(Side note: At this point, I seriously started disliking my book. We began to have a strained relationship. You see, I wanted it to be good and behave. And it…well it wanted to be stubborn.)

I have actually dreamed of sitting at the computer combing line upon line of my story. Sometimes, I even woke up exhausted from working in my sleep all night. But that’s not even the hard part. We still aren’t even close to the really really hard part.

In the process of all this editing, I decided it was time for me to research this publishing thing and figure out how I was going to get this book from my home to Barns & Noble. Let me tell you, if I had done that before writing the novel--it would never have been written. I’m not even catholic and I crossed my chest after finding out what I needed to do to become a published author.

If you watch much TV or movies, you’d think that selling a book is fairly simple as long as it’s a good book. WRONG! The ‘simple’ part is sitting in a chair for hours working up a good case of carpal tunnel and restless leg syndrome. Everything after that is insanity!

It was at this time that I discovered a thing called ‘show don’t tell,’ and that revising and editing are no where close to the same monster.

Editing: Searching for mistakes in sentence structure, spelling, grammar, and extra words.

Revising: Ripping your manuscript to the bones and making it salable.

And guess what? There’s more. (I know, that’s what I said too! More? Are you freaking kidding me?) If you really want to get a good book deal, you need to have an agent. If you want to get an agent, you need to know how to write a killer query.

Query: A one-page letter written to an agent in which you personalize a greeting to each agent. Tell them the genre, word count, and title of your book. And then the biggie…In one small paragraph, give them an interesting, compelling synopsis of your story. Oh yeah, and you have to have a ton of double spaced lines between items so it can easily be read.

“Just awesome. No really, it‘s great. Someone just shoot me,” I mumbled as I beat my head against wall.

I almost quit right there. In fact, I made several tearful phone calls to Vanessa justifying why I just couldn’t do this.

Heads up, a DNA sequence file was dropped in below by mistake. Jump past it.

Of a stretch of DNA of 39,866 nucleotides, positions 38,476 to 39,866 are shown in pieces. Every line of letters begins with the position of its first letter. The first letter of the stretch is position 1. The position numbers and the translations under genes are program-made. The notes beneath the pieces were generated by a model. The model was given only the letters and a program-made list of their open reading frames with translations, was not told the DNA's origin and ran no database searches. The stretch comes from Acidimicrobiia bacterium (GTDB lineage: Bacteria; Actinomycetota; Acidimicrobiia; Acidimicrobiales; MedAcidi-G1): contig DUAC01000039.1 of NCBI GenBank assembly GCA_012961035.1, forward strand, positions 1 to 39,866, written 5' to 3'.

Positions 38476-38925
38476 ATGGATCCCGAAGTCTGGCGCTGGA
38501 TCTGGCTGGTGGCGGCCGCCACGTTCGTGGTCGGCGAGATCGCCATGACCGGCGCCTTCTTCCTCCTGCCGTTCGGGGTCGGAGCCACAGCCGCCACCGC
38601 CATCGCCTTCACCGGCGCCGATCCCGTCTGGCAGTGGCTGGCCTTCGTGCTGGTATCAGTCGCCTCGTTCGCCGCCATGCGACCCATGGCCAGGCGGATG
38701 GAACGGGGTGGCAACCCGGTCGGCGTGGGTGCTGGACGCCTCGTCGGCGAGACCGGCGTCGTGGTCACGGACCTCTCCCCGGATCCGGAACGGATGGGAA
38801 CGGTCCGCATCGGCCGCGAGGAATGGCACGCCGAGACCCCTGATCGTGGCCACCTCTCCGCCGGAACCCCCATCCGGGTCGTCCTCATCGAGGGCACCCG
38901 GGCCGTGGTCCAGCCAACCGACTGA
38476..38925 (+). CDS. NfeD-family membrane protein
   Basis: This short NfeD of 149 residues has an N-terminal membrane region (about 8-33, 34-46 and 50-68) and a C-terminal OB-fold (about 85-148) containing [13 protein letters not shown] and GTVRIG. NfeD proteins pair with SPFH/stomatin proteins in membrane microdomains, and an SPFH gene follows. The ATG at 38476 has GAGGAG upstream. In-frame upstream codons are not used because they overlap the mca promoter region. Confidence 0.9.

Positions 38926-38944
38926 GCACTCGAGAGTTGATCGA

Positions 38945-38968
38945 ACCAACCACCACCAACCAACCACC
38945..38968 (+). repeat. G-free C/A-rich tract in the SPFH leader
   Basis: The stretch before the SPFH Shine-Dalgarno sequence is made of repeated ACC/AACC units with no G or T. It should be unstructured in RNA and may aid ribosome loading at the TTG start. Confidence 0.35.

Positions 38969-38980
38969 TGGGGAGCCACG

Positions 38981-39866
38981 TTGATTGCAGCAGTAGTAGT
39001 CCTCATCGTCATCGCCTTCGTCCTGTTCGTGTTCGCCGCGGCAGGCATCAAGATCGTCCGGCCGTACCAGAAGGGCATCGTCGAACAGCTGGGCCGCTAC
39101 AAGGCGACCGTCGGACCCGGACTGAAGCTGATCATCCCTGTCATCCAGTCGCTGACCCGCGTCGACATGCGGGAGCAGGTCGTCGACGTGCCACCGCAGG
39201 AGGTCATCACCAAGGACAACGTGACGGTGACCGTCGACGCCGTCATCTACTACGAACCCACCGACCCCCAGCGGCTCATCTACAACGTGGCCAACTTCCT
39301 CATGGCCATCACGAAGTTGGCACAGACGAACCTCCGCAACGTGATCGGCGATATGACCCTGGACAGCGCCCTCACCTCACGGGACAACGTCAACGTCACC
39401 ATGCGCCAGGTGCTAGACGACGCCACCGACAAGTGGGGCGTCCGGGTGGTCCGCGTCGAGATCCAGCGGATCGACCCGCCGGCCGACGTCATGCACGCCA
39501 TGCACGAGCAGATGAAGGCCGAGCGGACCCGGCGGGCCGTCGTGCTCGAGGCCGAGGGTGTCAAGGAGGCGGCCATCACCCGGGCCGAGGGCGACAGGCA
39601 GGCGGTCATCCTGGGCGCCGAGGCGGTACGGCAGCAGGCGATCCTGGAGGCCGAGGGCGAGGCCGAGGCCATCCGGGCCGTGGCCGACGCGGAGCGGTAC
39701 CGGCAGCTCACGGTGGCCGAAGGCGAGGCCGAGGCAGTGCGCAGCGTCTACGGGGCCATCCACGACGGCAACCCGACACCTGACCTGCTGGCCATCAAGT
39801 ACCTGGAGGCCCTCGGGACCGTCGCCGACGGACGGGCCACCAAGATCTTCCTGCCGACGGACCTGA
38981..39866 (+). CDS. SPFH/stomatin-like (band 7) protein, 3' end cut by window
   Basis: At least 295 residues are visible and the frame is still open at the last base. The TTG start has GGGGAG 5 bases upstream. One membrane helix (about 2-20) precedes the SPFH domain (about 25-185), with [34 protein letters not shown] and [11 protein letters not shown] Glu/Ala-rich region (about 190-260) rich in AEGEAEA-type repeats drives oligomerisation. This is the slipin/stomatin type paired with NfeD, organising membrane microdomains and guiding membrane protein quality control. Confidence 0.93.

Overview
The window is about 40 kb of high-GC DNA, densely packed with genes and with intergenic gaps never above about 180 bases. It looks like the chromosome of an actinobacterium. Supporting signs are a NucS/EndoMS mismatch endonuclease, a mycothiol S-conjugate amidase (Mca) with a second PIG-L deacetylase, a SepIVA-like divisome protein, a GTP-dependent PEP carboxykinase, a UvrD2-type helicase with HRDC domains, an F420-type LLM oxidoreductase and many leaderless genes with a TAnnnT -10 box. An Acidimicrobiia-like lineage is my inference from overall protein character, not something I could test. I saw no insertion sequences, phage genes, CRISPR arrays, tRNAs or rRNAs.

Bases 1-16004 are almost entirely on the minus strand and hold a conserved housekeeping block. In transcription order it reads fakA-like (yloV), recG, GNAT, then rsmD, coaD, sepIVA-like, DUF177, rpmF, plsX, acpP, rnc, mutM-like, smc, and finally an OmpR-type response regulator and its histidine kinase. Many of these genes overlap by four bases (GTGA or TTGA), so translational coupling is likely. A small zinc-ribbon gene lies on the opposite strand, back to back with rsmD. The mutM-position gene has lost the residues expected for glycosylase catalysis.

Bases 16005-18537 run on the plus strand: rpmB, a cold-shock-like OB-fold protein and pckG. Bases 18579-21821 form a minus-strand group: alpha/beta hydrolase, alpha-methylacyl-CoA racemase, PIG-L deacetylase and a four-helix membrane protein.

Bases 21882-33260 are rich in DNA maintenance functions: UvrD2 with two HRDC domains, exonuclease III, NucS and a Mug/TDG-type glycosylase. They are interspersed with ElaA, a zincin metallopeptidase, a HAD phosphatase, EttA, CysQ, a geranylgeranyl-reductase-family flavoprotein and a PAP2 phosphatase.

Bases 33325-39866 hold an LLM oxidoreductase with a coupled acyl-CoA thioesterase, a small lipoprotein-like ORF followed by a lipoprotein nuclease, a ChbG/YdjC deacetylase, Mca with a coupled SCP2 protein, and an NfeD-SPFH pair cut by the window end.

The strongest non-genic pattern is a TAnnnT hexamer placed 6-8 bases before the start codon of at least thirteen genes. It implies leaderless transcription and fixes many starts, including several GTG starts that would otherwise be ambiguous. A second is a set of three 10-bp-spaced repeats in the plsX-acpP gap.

“I don’t think I can do this, it’s too hard.”

“Of course you can, hun. Don’t be ridiculous. This is a great story. You’ll get it figured out,” she said.

A few of those turned into this: “Get a grip, girl. You can do this.”

I’d have been lost without my friends. They nudged me at the right times in the right places to keep going. She‘s never steered me wrong, so I listened.

By the middle of February, I was sending out queries. My first rejection didn’t shock me at all. I’m a new writer; I didn’t expect everyone to want my story. When the tenth rejection came--well--that one kind of hurt my feelings. I mean really! This is a great story. Vampires, and ghosts, and witches and a druid sorcerer? Sword fights, demon battles, magic…Who the heck wouldn’t love that?

I’m digressing because in the middle of all this mess, I was revising my book. Holy crap! Talk about work. You know all those freaky English rules you had to learn in high school? Remember senior comp or American Lit? Or better, the School House Rock songs? Conjunction junction and Lolly get your adverb? Does not even remotely prepare you for writing/editing/revising a novel.

Believe it or not, after all this yammering, I’ve finally gotten to the hard part. But unfortunately, that will have to wait till next time again. Because as usual, I’ve been long winded and I don’t want to get blamed for bottoms going numb and headaches.

Monday, September 21, 2009

Day 347 in my writing career.

Day 347 in my writing career.

I began this whole writing thing nearly a year ago. I showed a friend a short story I’d written and she said, “This is really good! So why don’t you make it a book?”

I laughed. “A book? I don’t have time to write a book!”

She smiled and shook her head. “Hun, you sit at the computer and clean your house. What do you mean you don’t have time?”

For three days, I pondered her statement. I really did have time to write a book, but holy cow…a book? That’s a ton of work and I’m not creative or overly intelligent. I’m just me. Writers are really smart people! Aren’t they?

On the fourth day, I sat down with my two-page short story and decided to give it a whirl. It was just one day after all, what could it hurt to try? I re-read what I’d written and suddenly words poured out of me. I’m talking tons of words. Those two pages became an entire chapter that day. When the kids got home from school, I put it up and did my normal after school thing with them.

All that night I had an intense feeling of satisfaction. My laundry didn’t get washed that day, and the living room needed vacuumed, but I felt like I’d really accomplished something.

The next morning I woke up at 5:30 like usual. (I know it’s an ungodly time, but my body is just used to it.) I made my coffee, checked my emails, read my horoscope, and opened my story. The kids almost missed the buss because I lost track of time and forgot to wake them up. After I got them off to school, I went at it again and wrote all day.

That was all it took, two exquisite days of bliss. I was completely hooked. I didn’t know if it was any good at all, but I couldn’t stop. It was my drug of choice. I worked like that everyday. Some days I’d write until nearly midnight. I couldn’t stop. I didn’t want too! (Can you say obsession?) In January, I finished. I sat here typing out those last few paragraphs and cried like a baby. It was over. I had given birth to a thing that had taken on a life of its own.

And that was when the really hard part began…